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Today: 17 September 2019
 



 

Pure in heart: that's a toughie

First published 02/03/2014



Blessed are the pure in heart, for they will see God.


Of all the beatitudes in Matthew chapter 5, verses 1-12, I find this the most challenging.

Sure, sometimes I’m poor in spirit, and I have mourned. Just occasionally, I’ve been meek, and I’ve hungered for righteousness, in myself and others, many times. Once or twice I’ve been required to be merciful (and I’m sure I could do it again). I’ve been a peacemaker, and I’ve been persecuted a few times - in minor ways - for doing or believing the right thing.

But pure in heart? Me?

Not only does this sound incredibly difficult, but ‘blessed are the pure in heart’ suggests a continuous state of being; not something you do, from time to time, but who you are. Permanently. All day, every day. It sounds like an impossible task.

And it is. We aren’t perfect; only Jesus was. And Jesus knew, when he said this, that it was an impossibility for us. But that doesn’t mean we can’t aim for it, even if we know we can’t make it. 

St Paul knew this: in the book of Romans, he said: “for all have sinned and fall short of the glory of God”

But he also said, “I press on toward the goal to win the prize for which God has called me heavenward in Christ Jesus.”

It’s about trying, and keeping on trying. We know, in our heart of hearts, that we’re going to have nasty thoughts about dangerous drivers, and friends who let us down, and colleagues who step on us to get ahead. Even worse, the impure thoughts in our hearts will lead us to impure actions: hurting people, crimes large and small; making the wrong choice in moral dilemmas. 

The most important thing God wants us to do is love him; the second is to love other people. Impure thoughts and actions are usually directed towards other people, so that’s not good. Not only are we hurting God’s beloved people, but we’re failing to do what he asked.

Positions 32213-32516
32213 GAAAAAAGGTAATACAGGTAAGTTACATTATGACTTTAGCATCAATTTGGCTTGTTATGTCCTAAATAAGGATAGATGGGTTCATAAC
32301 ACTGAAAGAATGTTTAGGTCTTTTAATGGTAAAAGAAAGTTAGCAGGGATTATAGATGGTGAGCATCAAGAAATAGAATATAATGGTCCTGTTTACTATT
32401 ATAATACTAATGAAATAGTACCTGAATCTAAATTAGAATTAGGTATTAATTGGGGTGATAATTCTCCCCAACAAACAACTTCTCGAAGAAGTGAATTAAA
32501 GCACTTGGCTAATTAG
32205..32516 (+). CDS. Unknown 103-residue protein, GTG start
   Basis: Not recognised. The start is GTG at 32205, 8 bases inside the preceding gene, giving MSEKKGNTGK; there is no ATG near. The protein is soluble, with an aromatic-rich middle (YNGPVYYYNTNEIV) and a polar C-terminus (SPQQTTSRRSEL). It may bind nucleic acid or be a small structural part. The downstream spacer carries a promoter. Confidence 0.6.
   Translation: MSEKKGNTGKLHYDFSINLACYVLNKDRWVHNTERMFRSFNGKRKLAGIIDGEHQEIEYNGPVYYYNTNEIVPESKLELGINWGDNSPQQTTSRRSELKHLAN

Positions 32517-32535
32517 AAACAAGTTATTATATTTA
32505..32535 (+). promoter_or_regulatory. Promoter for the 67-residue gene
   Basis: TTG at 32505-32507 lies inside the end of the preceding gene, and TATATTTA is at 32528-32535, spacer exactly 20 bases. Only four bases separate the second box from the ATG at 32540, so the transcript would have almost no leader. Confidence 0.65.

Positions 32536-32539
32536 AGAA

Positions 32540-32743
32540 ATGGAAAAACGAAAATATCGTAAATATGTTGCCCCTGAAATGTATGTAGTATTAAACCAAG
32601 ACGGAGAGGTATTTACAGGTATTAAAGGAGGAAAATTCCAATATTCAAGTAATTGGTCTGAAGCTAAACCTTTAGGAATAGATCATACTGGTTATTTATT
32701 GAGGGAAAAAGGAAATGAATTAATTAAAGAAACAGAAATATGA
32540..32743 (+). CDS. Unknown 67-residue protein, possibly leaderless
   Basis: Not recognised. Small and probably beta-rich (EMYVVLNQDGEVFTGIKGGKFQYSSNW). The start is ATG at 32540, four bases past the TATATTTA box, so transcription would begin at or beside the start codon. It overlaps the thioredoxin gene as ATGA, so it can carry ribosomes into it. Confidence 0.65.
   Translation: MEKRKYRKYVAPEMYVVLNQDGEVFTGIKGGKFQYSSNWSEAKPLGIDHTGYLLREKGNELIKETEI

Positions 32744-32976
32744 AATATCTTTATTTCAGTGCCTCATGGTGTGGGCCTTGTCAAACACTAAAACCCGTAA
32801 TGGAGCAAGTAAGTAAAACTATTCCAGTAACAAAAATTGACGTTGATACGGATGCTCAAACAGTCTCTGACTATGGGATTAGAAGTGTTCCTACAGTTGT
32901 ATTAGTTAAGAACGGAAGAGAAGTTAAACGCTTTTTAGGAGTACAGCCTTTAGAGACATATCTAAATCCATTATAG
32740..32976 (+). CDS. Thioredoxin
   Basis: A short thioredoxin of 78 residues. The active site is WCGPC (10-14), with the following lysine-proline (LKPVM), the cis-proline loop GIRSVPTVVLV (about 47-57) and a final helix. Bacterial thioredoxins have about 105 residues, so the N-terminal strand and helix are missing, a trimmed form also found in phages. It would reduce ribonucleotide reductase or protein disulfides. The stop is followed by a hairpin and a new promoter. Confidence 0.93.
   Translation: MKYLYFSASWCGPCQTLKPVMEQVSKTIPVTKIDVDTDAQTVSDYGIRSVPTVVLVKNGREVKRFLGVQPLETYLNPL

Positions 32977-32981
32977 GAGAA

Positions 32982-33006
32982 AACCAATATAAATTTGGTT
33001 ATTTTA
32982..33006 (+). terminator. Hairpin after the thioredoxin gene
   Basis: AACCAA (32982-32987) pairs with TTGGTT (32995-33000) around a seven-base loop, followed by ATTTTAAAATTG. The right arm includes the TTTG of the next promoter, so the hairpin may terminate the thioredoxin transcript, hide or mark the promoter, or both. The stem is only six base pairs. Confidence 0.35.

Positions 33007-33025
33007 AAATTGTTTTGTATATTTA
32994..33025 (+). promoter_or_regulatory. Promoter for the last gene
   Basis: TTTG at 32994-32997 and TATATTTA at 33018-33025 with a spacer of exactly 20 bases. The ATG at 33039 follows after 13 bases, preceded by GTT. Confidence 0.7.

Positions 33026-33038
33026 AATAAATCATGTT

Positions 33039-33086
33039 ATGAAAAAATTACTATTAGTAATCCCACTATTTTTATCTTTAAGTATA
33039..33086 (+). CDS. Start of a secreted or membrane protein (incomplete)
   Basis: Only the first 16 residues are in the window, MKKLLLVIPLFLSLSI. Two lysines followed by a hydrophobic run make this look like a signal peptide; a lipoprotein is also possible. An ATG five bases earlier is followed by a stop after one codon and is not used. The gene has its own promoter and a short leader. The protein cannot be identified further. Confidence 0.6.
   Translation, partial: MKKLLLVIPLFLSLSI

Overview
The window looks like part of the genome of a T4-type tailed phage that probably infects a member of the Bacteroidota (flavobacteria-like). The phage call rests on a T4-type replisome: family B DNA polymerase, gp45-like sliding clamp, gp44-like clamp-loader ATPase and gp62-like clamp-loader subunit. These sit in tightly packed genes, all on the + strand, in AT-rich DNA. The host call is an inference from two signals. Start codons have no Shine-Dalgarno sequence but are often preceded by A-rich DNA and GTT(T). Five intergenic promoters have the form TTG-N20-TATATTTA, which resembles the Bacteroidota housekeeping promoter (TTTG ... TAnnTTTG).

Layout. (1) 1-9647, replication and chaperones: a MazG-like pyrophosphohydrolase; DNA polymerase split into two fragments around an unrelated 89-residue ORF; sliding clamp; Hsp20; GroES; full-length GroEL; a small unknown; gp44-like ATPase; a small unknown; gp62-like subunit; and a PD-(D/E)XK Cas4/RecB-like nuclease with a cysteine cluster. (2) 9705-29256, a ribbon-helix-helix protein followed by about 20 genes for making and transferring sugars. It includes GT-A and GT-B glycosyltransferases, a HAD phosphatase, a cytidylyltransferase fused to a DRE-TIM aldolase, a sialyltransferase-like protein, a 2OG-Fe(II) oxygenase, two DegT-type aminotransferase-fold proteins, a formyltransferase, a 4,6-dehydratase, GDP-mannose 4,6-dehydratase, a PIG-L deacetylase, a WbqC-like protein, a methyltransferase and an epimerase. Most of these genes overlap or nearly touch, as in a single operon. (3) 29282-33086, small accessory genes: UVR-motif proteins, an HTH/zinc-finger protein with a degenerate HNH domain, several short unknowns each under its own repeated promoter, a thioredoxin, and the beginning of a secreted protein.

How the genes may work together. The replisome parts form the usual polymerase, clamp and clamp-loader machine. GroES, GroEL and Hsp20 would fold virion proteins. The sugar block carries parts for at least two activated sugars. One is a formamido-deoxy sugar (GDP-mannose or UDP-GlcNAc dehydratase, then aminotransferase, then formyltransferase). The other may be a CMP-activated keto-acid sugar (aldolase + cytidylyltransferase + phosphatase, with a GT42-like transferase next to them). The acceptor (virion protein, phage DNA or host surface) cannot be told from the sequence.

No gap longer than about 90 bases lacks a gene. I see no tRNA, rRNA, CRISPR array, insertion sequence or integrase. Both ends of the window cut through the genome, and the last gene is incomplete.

And since God knows the secrets of our hearts, each impure thought we have (and each wrong thing we do as a consequence) must feel like God’s having pins stuck in him. After all, he’s so pure that seeing our impurities must really hurt. So the purer we are, the less pain we cause God. So I suppose it all boils down to this: do we care if we hurt him?

So the pure in heart ‘will see God’. I think this works in several ways:

  • The more we’re able to refine our thoughts and actions, the more we are able to imitate Christ
  • The more we do that, the better the response we will get from other people; thus, the more we will see Christ in them
  • The purer our thoughts and actions (like really serving the poor, which Jesus cares so much about) the closer we get to the Kingdom of God
  • Keeping on trying to be pure in heart, even if we know we’ll never be perfect, is what St Paul said: winning the prize of getting to heaven, and then really seeing God!


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Pray: Lord God, only you are truly pure. But help me to be a reflection of you. Amen.

Think about: Why do you think that this, of all the Beatitudes, is the one that enables us to see God?

Challenge: Are you going to keep pressing forward to win the prize... or fall at the first hurdle, because you know purity of heart is an impossibility?



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